1. Dengue and severe dengue: World Health Organization. 2012, : , 117-

  2. Ranson H, Burhani J, Lumjuan N, Black WC: Insecticide resistance in dengue vectors. TropIKA net J. 2010, 1 (1):

  3. Scholte EJJ, Takken W, Knols BGJ: Infection of adult Aedes aegypti and Ae. albopictus mosquitoes with the entomopathogenic fungus Metarhizium anisopliae. Acta Trop. 2007, 102: 151-158. 10.1016/j.actatropica.2007.04.011. doi:10.1016/j.actatropica.2007.04.011

    Article  PubMed  Google Scholar 

  4. Paula AR, Brito ES, Pereira CR, Carrera MP, Samuels RI: Susceptibility of adult Aedes aegypti (Diptera: Culicidae) to infection by Metarhizium anisopliae and Beauveria bassiana: prospects for Dengue vector control. Biocont Sci Tech. 2008, 18: 1017-1025. 10.1080/09583150802509199. doi:10.1080/09583150802509199

    Article  Google Scholar 

  5. Santos AH, Tai MHH, Rocha LFN, Silva HHG, Luz C: Dependence of Metarhizium anisopliae on high humidity for ovicidal activity on Aedes aegypti. Biol Control. 2009, 50: 37-42. 10.1016/j.biocontrol.2009.01.018. doi:10.1016/j.biocontrol.2009.01.018

    Article  Google Scholar 

  6. Pereira CR, Paula AR, Gomes SA, Pedra PCO, Samuels RI: The potential of Metarhizium anisopliae and Beauveria bassiana isolates for the control of Aedes aegypti (Diptera: Culicidae) larvae. Biocont Sci Tech. 2009, 19: 881-886. 10.1080/09583150903147659. doi:10.1080/09583150903147659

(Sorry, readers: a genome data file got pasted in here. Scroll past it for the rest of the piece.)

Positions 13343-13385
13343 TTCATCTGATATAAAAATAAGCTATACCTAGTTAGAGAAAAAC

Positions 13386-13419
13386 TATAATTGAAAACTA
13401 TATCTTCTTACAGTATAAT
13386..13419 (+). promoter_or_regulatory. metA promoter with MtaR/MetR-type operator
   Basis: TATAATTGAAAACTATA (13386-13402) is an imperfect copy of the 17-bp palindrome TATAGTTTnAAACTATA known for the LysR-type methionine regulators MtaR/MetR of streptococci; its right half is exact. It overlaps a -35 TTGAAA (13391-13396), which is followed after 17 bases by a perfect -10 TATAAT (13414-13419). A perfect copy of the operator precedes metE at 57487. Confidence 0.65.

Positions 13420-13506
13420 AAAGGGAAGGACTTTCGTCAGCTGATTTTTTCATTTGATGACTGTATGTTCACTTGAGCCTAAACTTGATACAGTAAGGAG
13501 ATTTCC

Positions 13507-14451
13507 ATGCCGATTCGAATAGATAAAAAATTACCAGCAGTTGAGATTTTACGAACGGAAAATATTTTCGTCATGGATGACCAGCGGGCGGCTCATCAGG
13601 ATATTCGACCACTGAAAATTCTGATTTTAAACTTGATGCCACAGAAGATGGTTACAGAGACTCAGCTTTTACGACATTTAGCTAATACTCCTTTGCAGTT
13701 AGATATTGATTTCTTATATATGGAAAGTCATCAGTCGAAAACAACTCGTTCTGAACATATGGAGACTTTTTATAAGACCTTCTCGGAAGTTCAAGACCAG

Article  Google Scholar 

  7. Paula AR, Carolino AT, Paula CO, Samuels RI: The combination of the entomopathogenic fungus Metarhizium anisopliae with the insecticide Imidacloprid increases virulence against the dengue vector Aedes aegypti (Diptera: Culicidae). Parasit Vectors. 2011, 4: 8-10.1186/1756-3305-4-8. doi:10.1186/1756-3305-4-8

    Article  PubMed Central  PubMed  Google Scholar 

  8. Paula AR, Carolino AT, Silva CP, Samuels RI: Efficiency of fungus-impregnated black cloths combined with Imidacloprid for the control of adult Aedes aegypti (Diptera: Culicidae). Let Appl Microbiol. 2013, doi:10.1111/lam.12090

    Google Scholar 

  9. Mnyone LL, Kirby MJ, Mpingwa MW, Lwetoijera DW, Knols BGJ, Takken W, Koenraadt CJM, Russell TL: Infection of Anopheles gambiae mosquitoes with entomopathogenic fungi: effect of host age and blood-feeding status. Parasitol Res. 2011, 108: 317-322. 10.1007/s00436-010-2064-y. doi:10.1007/s00436-010-2064-y

    Article  PubMed Central  PubMed  Google Scholar 

  10. Paula AR, Carolino AT, Silva CP, Samuels RI: Susceptibility of adult females Aedes aegypti (Diptera: Culicidae) to the entomopathogenic fungus Metarhizium anisopliae is modified following blood feeding. Parasit Vectors. 2011, 4: 91-10.1186/1756-3305-4-91. doi:10.1186/1756-3305-4-91